Animal Aid

Queen urged to cut ties with charity that funds vivisection

Posted 31 May 2012

As the Queen approaches her Diamond Jubilee, Animal Aid is calling on the Sovereign to relinquish her position as patron of Cancer Research UK, a charity that funds a large amount of cruel and medically irrelevant animal research. The national campaigning group is urging the Queen to follow in the footsteps of her great-great-grandmother, and open her eyes to the horrors of animal experimentation. Queen Victoria, the only other British monarch to celebrate a Diamond Jubilee, was a committed anti-vivisectionist, and considered the practice to be ‘a disgrace to humanity and Christianity’.

Cancer Research UK’s 2010/2011 annual income was £483million, with £325million spent on research as a whole. An analysis of the cruelty and medical invalidity of CRUK-funded animal research was included in Animal Aid’s 2011 scientific report, Victims of Charity, which concluded that it has been a ‘wasteful and futile quest’ – one that has failed to advance the cause of human medicine.

Many CRUK-funded experiments are carried out on mice, who have often been genetically modified in a process that involves considerable suffering. Methods of genetic alteration have a success rate of only a few per cent, and those mice who do survive are especially susceptible to infection, unplanned tumours and degenerative diseases. The procedure can also cause increased anxiety, heightened aggression, and stress-induced repetitive movements.

A 2011 NOP poll found that 82 per cent of the British public – the Queen’s subjects – would not knowingly give to a medical research or health charity that funds animal research. The fact that charities such as CRUK continue to receive vast sums of publicly donated money every year shows just how secretive the world of charity-funded vivisection is.

There are numerous non-animal research methods that can provide accurate and relevant data. These include microfluidics, computer modelling and the use of human tissues, cells and other biological materials. Animal Aid is appealing to the Queen to reserve her patronage for those medical charities that fund only humane and medically beneficial non-animal research.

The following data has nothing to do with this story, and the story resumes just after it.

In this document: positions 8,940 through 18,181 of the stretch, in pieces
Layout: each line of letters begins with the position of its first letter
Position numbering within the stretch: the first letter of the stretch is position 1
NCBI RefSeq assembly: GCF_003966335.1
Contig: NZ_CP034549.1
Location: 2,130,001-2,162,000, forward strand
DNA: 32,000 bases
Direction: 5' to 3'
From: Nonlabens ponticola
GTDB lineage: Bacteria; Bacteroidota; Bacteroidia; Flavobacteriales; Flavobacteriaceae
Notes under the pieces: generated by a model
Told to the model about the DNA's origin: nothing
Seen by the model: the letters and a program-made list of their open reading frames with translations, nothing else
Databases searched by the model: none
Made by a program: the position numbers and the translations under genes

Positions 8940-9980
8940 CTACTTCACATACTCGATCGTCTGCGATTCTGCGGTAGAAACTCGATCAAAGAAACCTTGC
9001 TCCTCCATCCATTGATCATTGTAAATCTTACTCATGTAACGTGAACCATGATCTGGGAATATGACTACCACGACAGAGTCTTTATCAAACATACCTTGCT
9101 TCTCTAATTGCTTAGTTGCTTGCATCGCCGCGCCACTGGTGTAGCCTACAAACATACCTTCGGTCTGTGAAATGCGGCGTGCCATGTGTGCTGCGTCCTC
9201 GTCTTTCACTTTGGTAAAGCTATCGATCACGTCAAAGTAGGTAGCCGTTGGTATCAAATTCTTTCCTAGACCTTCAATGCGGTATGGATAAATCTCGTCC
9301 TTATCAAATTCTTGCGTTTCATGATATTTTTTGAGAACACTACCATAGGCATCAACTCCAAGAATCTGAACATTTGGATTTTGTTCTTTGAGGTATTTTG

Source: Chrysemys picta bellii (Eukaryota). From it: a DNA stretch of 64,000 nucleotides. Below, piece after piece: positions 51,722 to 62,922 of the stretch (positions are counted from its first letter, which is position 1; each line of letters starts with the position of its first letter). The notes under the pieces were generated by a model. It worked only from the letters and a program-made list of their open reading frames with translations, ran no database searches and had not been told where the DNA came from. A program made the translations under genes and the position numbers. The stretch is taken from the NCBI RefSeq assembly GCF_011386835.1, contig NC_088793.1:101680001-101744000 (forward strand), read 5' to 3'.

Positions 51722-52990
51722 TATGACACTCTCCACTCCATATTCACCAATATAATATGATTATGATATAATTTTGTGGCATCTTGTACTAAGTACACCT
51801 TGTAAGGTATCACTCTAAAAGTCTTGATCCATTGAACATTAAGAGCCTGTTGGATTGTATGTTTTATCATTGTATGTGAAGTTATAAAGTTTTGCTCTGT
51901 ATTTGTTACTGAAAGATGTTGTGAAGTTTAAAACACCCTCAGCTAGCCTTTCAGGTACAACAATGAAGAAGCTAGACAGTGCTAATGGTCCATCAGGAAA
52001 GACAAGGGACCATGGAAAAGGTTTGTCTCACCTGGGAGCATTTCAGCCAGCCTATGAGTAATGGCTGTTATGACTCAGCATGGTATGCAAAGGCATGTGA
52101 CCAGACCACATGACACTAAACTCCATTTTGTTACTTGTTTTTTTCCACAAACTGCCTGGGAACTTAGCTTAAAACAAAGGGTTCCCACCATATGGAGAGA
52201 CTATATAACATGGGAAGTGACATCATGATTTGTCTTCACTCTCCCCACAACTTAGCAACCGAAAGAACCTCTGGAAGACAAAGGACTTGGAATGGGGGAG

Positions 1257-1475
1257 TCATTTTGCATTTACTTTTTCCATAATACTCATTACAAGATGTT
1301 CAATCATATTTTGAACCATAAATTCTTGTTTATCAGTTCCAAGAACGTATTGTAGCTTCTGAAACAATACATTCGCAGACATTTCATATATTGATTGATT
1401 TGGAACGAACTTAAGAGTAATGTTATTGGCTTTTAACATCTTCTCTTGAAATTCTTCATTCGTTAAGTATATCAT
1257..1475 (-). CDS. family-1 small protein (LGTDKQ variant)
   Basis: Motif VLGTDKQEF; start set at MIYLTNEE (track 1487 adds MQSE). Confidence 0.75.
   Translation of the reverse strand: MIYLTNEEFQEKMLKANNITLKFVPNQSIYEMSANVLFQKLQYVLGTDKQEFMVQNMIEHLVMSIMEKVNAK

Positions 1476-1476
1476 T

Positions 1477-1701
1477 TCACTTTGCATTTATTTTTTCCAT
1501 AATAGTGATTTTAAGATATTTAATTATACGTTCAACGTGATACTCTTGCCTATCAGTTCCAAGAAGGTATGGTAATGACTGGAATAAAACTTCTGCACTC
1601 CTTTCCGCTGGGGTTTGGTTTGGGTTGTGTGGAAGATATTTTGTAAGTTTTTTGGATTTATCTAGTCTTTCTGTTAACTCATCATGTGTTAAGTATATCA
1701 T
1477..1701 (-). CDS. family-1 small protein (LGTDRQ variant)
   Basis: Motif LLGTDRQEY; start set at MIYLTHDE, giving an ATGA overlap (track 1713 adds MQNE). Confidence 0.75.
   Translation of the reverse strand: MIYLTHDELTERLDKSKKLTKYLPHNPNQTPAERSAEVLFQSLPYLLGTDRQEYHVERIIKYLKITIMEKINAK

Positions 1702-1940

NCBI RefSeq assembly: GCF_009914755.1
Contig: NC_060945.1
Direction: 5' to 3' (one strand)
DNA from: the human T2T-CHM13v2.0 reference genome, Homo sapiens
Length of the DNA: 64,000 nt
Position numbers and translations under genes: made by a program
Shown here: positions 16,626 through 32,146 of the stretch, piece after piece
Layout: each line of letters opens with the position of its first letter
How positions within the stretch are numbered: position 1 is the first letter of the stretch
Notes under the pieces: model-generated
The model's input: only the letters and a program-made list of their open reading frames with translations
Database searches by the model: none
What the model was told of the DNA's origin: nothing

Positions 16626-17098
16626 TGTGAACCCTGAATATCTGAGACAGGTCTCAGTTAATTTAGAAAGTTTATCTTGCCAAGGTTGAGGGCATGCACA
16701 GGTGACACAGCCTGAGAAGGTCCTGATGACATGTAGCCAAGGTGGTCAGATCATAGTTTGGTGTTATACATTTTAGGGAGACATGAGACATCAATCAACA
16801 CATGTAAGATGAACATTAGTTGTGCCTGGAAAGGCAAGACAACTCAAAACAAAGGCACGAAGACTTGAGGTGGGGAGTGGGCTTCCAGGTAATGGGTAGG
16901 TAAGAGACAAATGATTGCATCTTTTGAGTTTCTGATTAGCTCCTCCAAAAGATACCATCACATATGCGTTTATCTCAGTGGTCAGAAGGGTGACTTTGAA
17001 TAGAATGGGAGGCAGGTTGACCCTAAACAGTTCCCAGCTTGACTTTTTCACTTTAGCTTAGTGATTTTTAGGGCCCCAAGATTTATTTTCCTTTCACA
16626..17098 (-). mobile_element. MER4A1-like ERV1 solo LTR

Says Animal Aid Director, Andrew Tyler

‘The Queen can take an even bolder step than Victoria, her anti-vivisectionist great- great- grandmother, by severing all ties with Cancer Research UK. The charity spends large sums every year bankrolling cruelty to animals in labs – something Queen Victoria would have found abhorrent. Today’s Queen should save her patronage for those charities that fund only humane and productive non-animal research. The public have made clear, in an opinion poll, that they do not want their money used to pay for animal experiments. If the Queen were to publicly withdraw her support from Cancer Research UK it would send a powerful message to all charities that fund vivisection that they need to rethink their unpopular and inhumane research strategy.'

Notes to Editors

  • Download Victims of Charity. A hard copy is available on request.
  • Standard procedures of genetic alteration include painful injections of hormones into the abdominal cavity of females (and their subsequent killing for egg removal); using a virus as a vehicle to insert a gene; and injecting toxic chemicals directly into young mice. Such methods are highly inefficient, with a success rate of only a few per cent. The vast majority of progeny die either as embryos or shortly after birth.
  • Those mice who do survive face a whole host of health problems. Immune-deficient mice, frequently used in cancer research, are especially vulnerable to infection. Others develop unplanned tumours and degenerative diseases. Genetic alterations can also cause increased anxiety, frustration, and heightened aggression, as well as making mice susceptible to ‘stereotypies’ – stress-induced repetitive movements, such as circling, pacing, jumping or back-flipping.
  • Human cancers are now understood to be far more complex in behaviour and genetics than was previously thought. Animal Aid’s Victims of Charity report concluded that claims made for the efficacy of a multitude of cancer therapies, based on animal research, are often dashed when these are tested in people. Anti-cancer drugs, in particular, have a spectacular failure rate of around 95 per cent in Phase III clinical trials.

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